Given the other parameters in the model, perceived general health seems to be better in people living in a greener environment (see table 1, step 3a, step 3b). Figure 1 shows that the relation between green space and health is considerable. In areas where 90% of the environment around the home is green, only 10.2% of the residents feel unhealthy, as compared with areas in which 10% of the environment is green, where 15.5% of the residents feel unhealthy. The relation is equally strong for the 1 km and the 3 km radius.
We also analysed the relation between health and different types of green space (not in table). These analysis show that there seems to be a positive relation between perceived general health and both agricultural green (1 km: β = 0.004, SE = 0.000/3 km: β = 0.004, SE = 0.001) and natural green (1 km: β = 0.004, SE = 0.001/3 km: β = 0.006, SE = 0.001) in a person’s living environment. Urban green within a 3 km radius around the home seems to be negatively related to people’s health (β = −0.008, SE = 0.002), which is caused by the fact that urban green can only be found in urban areas that have a lower total amount of green space.
Urbanity, health, and green space
Table 1 (step 2) shows that urbanity makes a significant contribution to perceived general health, given respondents’ demographic and socioeconomic characteristics. The perceived general health of people living in less urban areas tends to be better.
The addition of one of the percentages of green space renders the very strongly and strongly urban areas insignificant (table 1; step 3a, 3b). This illustrates the high (negative) correlations between amount of green space and degree of urbanity. It also shows that the amount of green space is more strongly related to perceived general health than the degree of urbanity is.
This suggests that the amount of green space may have an independent effect on people’s health at all degrees of urbanity. If this were true, the health effects of green space should also occur when the different degrees of urbanity are examined separately.
Table 2 shows that the effects of green space are apparent in all degrees of urbanity, although in the very strongly urban areas only green space within a 3 km radius around the home is related to perceived general health. Where the type of green space is concerned, the amount of agricultural green is in all degrees of urbanity most consistent with perceived general health (not in table). Urban green in a 3 km radius is negatively related to people’s health in all degrees of urbanity (not in table). This is probably caused by the fact that people who have a lot of urban green space nearby, are living at the edge of their municipality (or in a small municipality) and close to stronger urban municipalities; their own municipality itself is unlikely to contain much urban green space. This is supported by the fact that the amount of urban green space is negatively related to the total amount of green space within 3 km.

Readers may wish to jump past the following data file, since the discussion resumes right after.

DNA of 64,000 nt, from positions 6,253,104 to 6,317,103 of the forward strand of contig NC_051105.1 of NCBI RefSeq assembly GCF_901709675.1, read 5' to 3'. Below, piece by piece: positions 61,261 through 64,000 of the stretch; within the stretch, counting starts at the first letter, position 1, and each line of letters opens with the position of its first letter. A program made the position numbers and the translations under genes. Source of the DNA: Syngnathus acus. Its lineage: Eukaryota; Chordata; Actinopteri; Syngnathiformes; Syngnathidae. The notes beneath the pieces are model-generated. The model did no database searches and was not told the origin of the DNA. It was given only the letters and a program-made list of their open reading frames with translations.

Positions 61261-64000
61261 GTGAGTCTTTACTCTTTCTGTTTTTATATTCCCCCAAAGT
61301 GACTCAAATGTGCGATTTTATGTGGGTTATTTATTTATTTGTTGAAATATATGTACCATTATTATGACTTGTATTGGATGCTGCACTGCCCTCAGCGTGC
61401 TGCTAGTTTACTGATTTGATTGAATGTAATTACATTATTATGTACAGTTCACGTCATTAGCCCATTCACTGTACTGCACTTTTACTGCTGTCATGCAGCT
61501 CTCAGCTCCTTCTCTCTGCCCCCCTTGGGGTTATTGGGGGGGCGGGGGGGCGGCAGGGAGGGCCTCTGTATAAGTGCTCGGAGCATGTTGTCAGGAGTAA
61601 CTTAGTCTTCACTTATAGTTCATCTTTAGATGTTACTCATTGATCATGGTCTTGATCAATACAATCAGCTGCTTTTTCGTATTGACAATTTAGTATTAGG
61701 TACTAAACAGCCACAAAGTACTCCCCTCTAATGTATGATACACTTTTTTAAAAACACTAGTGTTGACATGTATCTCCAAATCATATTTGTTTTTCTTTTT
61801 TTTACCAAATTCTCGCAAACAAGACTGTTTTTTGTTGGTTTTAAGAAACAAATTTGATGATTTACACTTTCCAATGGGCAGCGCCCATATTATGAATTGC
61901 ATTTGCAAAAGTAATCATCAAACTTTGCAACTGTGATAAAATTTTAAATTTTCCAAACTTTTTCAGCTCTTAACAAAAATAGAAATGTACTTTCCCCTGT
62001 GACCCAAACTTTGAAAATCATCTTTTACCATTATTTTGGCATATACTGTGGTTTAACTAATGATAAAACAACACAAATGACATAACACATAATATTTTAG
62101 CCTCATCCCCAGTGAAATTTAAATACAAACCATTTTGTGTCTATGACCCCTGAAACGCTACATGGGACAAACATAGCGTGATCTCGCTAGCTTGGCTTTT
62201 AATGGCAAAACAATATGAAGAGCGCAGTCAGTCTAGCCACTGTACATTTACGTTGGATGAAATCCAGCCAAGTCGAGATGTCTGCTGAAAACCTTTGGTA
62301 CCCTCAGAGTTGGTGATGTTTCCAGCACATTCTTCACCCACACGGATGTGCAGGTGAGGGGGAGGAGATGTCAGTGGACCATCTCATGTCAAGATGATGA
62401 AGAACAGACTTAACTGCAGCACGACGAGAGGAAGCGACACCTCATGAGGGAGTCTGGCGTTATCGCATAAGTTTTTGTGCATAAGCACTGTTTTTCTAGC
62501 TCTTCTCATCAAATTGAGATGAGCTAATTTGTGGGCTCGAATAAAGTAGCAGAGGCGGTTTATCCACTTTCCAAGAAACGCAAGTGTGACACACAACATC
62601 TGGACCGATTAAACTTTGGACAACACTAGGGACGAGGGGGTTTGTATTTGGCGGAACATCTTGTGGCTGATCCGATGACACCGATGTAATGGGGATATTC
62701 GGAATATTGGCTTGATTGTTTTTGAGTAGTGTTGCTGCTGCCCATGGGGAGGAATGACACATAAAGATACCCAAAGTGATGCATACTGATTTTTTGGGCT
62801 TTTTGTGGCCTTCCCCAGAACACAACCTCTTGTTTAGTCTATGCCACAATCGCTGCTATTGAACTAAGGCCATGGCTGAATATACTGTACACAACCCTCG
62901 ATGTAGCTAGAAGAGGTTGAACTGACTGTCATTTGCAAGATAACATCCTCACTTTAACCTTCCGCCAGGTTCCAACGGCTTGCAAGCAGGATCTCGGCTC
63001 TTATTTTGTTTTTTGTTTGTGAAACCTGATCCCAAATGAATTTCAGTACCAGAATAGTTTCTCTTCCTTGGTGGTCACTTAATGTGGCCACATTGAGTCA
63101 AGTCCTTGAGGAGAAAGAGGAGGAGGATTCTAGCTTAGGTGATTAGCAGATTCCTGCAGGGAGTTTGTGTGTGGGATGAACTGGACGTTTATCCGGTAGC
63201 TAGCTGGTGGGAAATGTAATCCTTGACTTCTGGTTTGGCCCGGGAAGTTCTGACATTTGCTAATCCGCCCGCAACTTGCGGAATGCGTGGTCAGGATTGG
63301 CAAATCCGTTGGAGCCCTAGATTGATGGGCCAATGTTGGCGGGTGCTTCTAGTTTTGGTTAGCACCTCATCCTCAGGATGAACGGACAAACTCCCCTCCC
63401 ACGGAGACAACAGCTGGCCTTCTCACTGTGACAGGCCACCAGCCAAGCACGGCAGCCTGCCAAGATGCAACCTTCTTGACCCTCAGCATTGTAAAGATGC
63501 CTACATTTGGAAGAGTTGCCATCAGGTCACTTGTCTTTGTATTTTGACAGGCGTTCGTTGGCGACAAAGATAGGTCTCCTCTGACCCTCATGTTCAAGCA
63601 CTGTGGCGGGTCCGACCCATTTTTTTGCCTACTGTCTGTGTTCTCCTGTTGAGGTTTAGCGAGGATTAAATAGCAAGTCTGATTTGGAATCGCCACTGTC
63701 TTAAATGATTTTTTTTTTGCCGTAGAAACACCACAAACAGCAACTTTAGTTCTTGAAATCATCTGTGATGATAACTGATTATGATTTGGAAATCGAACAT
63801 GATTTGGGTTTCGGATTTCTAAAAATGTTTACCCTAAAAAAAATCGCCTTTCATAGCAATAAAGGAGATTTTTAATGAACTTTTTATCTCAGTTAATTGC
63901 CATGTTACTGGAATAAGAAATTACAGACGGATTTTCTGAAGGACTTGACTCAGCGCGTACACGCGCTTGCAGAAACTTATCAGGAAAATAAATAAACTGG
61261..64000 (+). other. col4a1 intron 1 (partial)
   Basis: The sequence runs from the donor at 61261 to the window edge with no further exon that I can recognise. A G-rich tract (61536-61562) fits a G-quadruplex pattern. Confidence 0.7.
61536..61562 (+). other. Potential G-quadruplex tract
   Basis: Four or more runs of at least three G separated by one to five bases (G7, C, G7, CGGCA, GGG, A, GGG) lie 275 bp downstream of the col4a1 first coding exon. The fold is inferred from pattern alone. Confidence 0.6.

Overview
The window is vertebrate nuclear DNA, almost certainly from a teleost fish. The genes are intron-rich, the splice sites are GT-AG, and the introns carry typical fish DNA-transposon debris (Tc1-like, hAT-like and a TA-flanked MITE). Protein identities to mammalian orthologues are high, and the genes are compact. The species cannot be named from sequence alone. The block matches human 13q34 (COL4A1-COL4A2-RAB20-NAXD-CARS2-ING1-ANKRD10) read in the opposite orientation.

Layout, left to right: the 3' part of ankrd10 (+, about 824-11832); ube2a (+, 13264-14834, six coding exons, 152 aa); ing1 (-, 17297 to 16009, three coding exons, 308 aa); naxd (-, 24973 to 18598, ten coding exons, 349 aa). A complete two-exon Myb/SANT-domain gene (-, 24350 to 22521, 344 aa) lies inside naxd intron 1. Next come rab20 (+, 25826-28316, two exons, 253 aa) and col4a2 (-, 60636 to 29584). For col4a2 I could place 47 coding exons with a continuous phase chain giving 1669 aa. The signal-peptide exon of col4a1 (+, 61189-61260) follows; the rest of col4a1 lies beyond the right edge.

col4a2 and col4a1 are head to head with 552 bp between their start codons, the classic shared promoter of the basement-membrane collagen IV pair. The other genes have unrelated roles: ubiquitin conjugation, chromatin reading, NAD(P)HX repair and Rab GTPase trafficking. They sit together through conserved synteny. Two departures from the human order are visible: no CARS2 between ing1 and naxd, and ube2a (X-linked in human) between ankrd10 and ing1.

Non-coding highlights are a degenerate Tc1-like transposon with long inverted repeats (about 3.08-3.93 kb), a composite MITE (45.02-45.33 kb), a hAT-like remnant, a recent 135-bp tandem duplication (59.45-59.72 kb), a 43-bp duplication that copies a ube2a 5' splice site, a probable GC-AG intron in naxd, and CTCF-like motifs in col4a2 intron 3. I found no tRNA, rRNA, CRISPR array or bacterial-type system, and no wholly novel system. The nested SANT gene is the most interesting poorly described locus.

To further investigate the strength of the relation between green space and health, we tested the impact of a green environment on the perceived general health of people with different SES and people in different age groups.
Effect of a more natural environment on people who differ in SES
A greener environment seemed to have a significant beneficial effect in all education groups. People with a secondary education level benefit most from green space (table 3; step 1 and step 2).
Analyses (see table 4) for the different education groups in the different degrees of urbanity show that a greener environment is only related to health in all degrees of urbanity for people with a secondary level of education. People who are highly educated only benefit from green space in strongly and moderately (only just significant within a 1 km radius) urban areas.
The analyses suggest that the lower educated groups are more sensitive to the physical environmental characteristics.
Effect of a more natural environment by age
Analyses of the effects of green space in the different age groups (youth: 0–24, adults: 25–64, elderly: 65 or older) show that the health of all age groups benefit significantly from green space (see table 5). The self perceived health of all age groups is better when there is more green space.
When the effects of the amount of green space are analysed for different age groups in the different degrees of urbanity, it seems that the relation is most consistent for the elderly (see table 6). The elderly benefit from green space in all urban areas. Only the elderly and the youth seem to benefit from green space in very strongly urban areas. This relation is stronger for green space within a 1 km radius.
In the strongly, moderately and slightly urban areas all age groups benefit from green space.
Statement of principal findings
The percentage of green space in people’s living environment showed a positive association with the perceived general health of residents. People with a greener environment within a 1 km or 3 km radius around their homes have better self perceived health than people living in a less green environment. The effects inside a 1 km or 3 km radius were equally strong, and it is only in the very strongly urban areas that the proximity of green space becomes more important. The amount of agricultural and natural green in the living environment was positively related to perceived general health. As figure 1 shows, the relation between green space and health is considerable.